Newab of Rampur is the owner of Khan Bagh Palace. The said Palace was declared by the Central Government in exercise of power under paragraph 13 of the Merged States (Taxation Concessions) Order 1949. to be the official residence of the Ruler. During the assessment year 1961-62 the assessee claimed exemption of the aforesaid Palace in computation of the wealth under the Wealth Tax Act under Section 5(1)(iii) of the Act. The Wealth Tax officer on consideration of the materials before him came to the conclusion that the Palace having consisted of number of buildings the assessee would be entitled to exemption only in respect of the building or the portions of the building which is in the occupation of the Ruler and on the said conclusion he found that the estimated market value of several buildings which had been let out to be Rs. 3,55,000/-. This valuation obviously he found out on the basis of the rental income derived by the assessee. He accordingly took that into consideration in computation and levying wealth tax on the same. Being aggrieved by the order of the Officer the assessee moved an appeal and the Asstt. Commissioner in appeal as well as the Tribunal in Second Appeal confirmed the assessment made. But on an application being filed under Section 27 of the Act Tribunal made the reference on the question. as already stated. The High Court in the impugned decision came to the conclusion that a restrictive interpretation of Section 5(1) of the Act would disentitle the assessee of any exemption since the building in question is not under the occupation of the Ruler fully. It also came to the conclusion that liberal interpretation of the said provision would entitle the assessee to exemption to the extent the assessee occupies the building or the portion of the building and therefore. the liberal interpretation should be preferred.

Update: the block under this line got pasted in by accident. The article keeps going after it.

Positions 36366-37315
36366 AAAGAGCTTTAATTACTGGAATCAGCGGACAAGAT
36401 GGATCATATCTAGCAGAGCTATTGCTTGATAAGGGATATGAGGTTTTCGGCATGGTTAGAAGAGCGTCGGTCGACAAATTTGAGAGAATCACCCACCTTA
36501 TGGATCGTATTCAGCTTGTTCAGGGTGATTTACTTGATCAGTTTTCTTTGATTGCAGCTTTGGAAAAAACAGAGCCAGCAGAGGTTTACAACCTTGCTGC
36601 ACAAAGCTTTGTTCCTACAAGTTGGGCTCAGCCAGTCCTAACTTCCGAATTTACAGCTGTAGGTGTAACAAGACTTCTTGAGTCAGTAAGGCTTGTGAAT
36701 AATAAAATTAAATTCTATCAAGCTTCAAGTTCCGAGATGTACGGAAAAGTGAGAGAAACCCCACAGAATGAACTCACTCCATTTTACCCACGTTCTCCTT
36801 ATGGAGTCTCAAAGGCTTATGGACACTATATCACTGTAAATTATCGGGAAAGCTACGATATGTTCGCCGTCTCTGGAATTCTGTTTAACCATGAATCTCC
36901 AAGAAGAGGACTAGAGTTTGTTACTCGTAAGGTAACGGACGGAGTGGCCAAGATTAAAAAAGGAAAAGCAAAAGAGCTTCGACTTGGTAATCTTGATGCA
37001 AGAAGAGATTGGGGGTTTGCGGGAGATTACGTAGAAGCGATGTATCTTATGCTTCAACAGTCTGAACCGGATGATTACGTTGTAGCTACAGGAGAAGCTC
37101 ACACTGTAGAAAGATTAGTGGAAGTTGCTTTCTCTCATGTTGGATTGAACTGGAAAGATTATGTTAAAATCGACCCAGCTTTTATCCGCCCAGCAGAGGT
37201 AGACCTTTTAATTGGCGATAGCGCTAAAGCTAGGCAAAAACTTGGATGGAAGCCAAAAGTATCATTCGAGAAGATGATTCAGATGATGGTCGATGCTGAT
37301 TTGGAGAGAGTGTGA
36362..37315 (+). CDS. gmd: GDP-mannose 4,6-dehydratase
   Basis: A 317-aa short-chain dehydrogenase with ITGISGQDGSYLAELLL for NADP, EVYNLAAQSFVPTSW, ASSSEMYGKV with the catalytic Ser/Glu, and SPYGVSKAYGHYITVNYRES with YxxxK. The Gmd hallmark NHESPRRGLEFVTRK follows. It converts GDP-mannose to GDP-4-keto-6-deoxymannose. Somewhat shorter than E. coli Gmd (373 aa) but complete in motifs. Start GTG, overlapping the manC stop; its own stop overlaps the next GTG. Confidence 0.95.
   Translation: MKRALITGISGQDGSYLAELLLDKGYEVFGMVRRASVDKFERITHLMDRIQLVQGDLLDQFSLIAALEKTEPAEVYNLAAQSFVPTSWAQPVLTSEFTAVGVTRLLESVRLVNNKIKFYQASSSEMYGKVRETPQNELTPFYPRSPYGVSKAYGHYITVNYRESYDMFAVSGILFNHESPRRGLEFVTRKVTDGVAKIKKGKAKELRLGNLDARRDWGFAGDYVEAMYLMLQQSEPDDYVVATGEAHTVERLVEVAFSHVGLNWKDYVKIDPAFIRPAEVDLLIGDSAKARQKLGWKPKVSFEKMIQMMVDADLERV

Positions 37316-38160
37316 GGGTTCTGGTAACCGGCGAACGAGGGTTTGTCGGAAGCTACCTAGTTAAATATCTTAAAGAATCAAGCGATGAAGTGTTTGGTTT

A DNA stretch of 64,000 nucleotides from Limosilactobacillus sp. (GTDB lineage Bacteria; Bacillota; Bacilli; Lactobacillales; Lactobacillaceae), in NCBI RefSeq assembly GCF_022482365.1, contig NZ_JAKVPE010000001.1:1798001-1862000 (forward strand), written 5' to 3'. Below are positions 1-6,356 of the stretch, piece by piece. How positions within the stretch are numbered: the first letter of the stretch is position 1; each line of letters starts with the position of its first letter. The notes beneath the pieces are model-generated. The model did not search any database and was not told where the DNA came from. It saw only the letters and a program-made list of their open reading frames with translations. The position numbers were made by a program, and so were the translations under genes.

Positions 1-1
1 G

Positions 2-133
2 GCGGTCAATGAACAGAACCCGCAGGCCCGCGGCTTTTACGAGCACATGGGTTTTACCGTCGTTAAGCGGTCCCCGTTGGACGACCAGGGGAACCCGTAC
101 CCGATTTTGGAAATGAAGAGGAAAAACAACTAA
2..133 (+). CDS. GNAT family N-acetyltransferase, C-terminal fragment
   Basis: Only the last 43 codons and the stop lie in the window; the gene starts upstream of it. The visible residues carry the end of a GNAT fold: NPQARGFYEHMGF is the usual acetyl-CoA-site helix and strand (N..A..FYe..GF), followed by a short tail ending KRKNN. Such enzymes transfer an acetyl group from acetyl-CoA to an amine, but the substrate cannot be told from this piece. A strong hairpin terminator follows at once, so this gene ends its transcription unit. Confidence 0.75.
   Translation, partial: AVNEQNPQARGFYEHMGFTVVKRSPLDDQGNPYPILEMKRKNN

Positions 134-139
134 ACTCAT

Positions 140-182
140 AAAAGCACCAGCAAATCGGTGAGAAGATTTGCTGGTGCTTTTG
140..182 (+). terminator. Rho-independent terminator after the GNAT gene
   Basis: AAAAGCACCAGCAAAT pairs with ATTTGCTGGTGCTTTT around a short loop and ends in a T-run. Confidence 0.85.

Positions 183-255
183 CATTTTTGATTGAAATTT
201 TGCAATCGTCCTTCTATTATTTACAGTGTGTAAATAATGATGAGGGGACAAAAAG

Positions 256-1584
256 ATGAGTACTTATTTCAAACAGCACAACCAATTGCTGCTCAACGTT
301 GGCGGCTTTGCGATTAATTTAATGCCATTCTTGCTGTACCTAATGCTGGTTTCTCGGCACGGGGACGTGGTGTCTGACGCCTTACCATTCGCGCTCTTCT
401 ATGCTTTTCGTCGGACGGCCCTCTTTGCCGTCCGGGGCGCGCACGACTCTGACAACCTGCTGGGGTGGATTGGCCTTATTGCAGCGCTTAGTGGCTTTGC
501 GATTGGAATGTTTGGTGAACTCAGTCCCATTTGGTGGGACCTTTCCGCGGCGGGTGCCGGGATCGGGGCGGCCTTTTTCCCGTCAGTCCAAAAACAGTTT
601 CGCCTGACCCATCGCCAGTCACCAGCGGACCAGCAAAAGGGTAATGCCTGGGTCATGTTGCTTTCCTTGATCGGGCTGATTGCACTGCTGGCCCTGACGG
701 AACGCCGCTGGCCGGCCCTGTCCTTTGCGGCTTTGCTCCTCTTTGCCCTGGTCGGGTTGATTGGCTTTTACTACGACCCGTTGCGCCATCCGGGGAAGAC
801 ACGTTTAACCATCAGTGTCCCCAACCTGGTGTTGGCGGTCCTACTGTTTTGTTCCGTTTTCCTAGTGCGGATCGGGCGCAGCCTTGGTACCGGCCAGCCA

with this finding the High Court answered the question referred to in favour of the revenue and against the assessee.